MEMPHIS, Tenn., May 17.—(Special.)—Sheriff Tate has not returned to Memphis, but the avengers of little Antoinette Rappel have disbanded, after keeping a watch upon every train and guarding every road leading into Memphis for twenty-four hours in a search for her slayer, Ell Persons. Two of the deputies who accompanied the sheriff in his hurried cross-country race from Arlington Wednesday, returned to the sheriff's office at noon. They are A. L. Kirkpatrick and Ira Williams. They have refused to give any information as to the sheriff's present whereabouts, even to their closest friends. A statement was given out by Hunter Wilson, attorney-general; the two judges of the criminal court, Mayor Ashcroft and Office Deputy W. T. Condon that the sheriff is in no danger. He is believed to be with friends in Mississippi. A report was started tonight that he is really searching for John Revinsky, escaped murdered [sic] of Mae Goodwin, wealthy underworld queen.

Our next article also comes from The Tennessean in the May 22, 1917 edition:


Ell Persons Taken From the Deputies on Train at Potts' Camp, Miss.


Captors in Autos Carrying Negro to Scene of Crime, Where It Is Believed, He Will Be Hanged or Burned—Police Prepare to Act.

MEMPHIS, Tenn., May 21.—Ell Persons, a negro, who is said to have confessed that he killed and beheaded Antoinette Rappal, a school girl, on the outskirts of Memphis several weeks ago, has been taken from sheriff's deputies who were returning him from Nashville, where he was taken two weeks ago to avert mob violence, to this city, and is in the hands of a mob which at midnight was reported en route to the scene of the crime to lynch him, according to advices received here late tonight.

A dispatch from Potts Camp, Miss., stated that the mob of several hundred men met the train there aboard which the negro was being brought to Memphis, and after overpowering the guard of sheriff's deputies, seized the prisoner and escaped with him in an automobile after declaring their intention of hanging him to a railroad bridge near where the headless body of the child was found two days after her disappearance while en route from her home three weeks ago.

Up to a late hour no official confirmation could be secured of the report that the negro had fallen into the hands of the mob, but preparations had been made by the police and sheriff's office to meet any eventuality.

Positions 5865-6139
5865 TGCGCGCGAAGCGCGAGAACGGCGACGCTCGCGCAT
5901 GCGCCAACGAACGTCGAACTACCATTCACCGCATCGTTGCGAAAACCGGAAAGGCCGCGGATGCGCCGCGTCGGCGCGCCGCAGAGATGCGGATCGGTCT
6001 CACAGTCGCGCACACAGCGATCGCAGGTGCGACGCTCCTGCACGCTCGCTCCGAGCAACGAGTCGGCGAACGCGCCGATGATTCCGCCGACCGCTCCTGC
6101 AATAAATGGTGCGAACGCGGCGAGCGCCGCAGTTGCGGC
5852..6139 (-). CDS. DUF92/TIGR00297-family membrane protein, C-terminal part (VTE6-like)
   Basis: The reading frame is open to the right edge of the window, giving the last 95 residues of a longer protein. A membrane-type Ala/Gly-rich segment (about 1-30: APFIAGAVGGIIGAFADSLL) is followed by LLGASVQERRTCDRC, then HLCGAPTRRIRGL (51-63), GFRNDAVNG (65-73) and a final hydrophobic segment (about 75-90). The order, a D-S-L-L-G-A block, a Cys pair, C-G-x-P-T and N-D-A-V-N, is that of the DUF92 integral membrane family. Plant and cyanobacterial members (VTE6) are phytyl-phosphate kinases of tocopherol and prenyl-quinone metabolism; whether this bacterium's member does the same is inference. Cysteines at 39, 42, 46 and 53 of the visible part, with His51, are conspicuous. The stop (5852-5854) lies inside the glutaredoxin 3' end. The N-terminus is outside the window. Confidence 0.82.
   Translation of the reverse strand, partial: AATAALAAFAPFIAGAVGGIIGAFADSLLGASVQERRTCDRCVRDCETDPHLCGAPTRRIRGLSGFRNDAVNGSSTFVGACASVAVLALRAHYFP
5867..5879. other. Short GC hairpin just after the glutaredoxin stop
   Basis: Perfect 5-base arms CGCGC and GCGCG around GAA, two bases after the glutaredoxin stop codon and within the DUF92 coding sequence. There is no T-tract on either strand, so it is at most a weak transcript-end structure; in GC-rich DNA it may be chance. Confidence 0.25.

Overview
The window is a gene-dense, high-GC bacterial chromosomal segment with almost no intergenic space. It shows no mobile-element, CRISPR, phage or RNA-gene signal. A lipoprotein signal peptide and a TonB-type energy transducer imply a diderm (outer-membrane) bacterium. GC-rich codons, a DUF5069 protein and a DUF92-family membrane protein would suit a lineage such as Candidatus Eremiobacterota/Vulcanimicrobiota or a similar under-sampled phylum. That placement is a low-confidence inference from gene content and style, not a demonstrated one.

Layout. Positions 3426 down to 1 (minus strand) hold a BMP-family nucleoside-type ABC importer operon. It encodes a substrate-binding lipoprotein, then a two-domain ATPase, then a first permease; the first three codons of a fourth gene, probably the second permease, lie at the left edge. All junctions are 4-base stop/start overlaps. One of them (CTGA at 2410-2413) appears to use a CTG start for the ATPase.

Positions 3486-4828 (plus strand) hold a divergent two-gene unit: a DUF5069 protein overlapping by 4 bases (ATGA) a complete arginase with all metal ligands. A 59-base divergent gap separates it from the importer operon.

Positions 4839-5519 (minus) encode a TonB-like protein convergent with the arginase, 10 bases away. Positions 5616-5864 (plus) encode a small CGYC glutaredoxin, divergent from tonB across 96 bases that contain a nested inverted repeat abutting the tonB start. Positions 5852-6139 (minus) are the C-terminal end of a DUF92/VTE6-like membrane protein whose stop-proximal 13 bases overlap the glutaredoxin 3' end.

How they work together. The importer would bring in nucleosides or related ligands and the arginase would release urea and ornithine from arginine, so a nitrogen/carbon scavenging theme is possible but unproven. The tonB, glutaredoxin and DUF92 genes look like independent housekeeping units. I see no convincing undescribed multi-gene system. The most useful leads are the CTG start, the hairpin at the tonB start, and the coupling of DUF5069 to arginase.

Expected To Reach Memphis After Midnight.

Potts Camp is about fifty miles from Memphis, and it was not expected that the mob will reach the scene of the crime with the negro until several hours after midnight.

Persons was taken to the penitentiary at Nashville two weeks ago for safe keeping before details of his alleged confession was made public. According to a statement made by Sheriff Tate, Persons, a wood chopper, admitted that he had attacked the girl, a fifteen year old child, when she passed the thicket in which he was at work, dragged her into the underbrush after knocking her unconscious with his axe, and fearing that she would recover consciousness and accuse him of the attack, chopped of her head, which he concealed with her mutilated body in the thicket. When the alleged confession was published a mob formed and searched the county jail and police stations here for the negro. Since citizens of the community in which the girl lived have kept a close watch on all roads leading into Memphis in the belief that an attempt would be made to bring Persons here secretly for trial. Late today it was learned that the negro had been taken from the Nashville prison, and several hundred men went to Potts' camp to intercept the train aboard which he was being brought to this city.


MEMPHIS, Tenn., May 21.—9Special.)—A mob of a hundred men left Holly Springs, Miss., at 12:45 this morning with Ell Persons, confessed rapist and murderer of Antoinette Rappal, after having taken him from a Frisco train early tonight. Within three hours it is said they will have the black before the mother of his victim in the suburbs of Memphis and burn him to death.

A crowd estimated to be composed of more than a thousand people is gathered near the scene of the crime and is hourly growing bigger. Memphis authorities are reticent at a late hour regarding any plan to thwart the plans of the mob.

It will take three hours for the mob to reach Memphis.

Negro Is Taken From Frisco Train.

The negro was taken from a Frisco passenger train early tonight at Potts Camp, Miss. The mob separated at Holly Springs awaited the arrival of the part of the mob which went to Byhalia before proceeding northward toward Memphis with forces reunited.

It is understood at Holly Springs that little resistance was offered the mob at Potts Camp by Deputies Wilroy and Thomas, who left Nashville with the negro early this morning, as instructions have been received from Memphis not to risk their lives in defense of the black when it was learned that so large a force of men were informed of the negro's whereabouts.

It is believed the plan of the authorities was to rush the prisoner into Memphis and have him arraigned secretly and rushed back to Nashville or some other point of safety. The citizens of the community where the crime occurred, however, evidently informed from Nashville, were awaiting the black's arrival when Potts Camp was reached.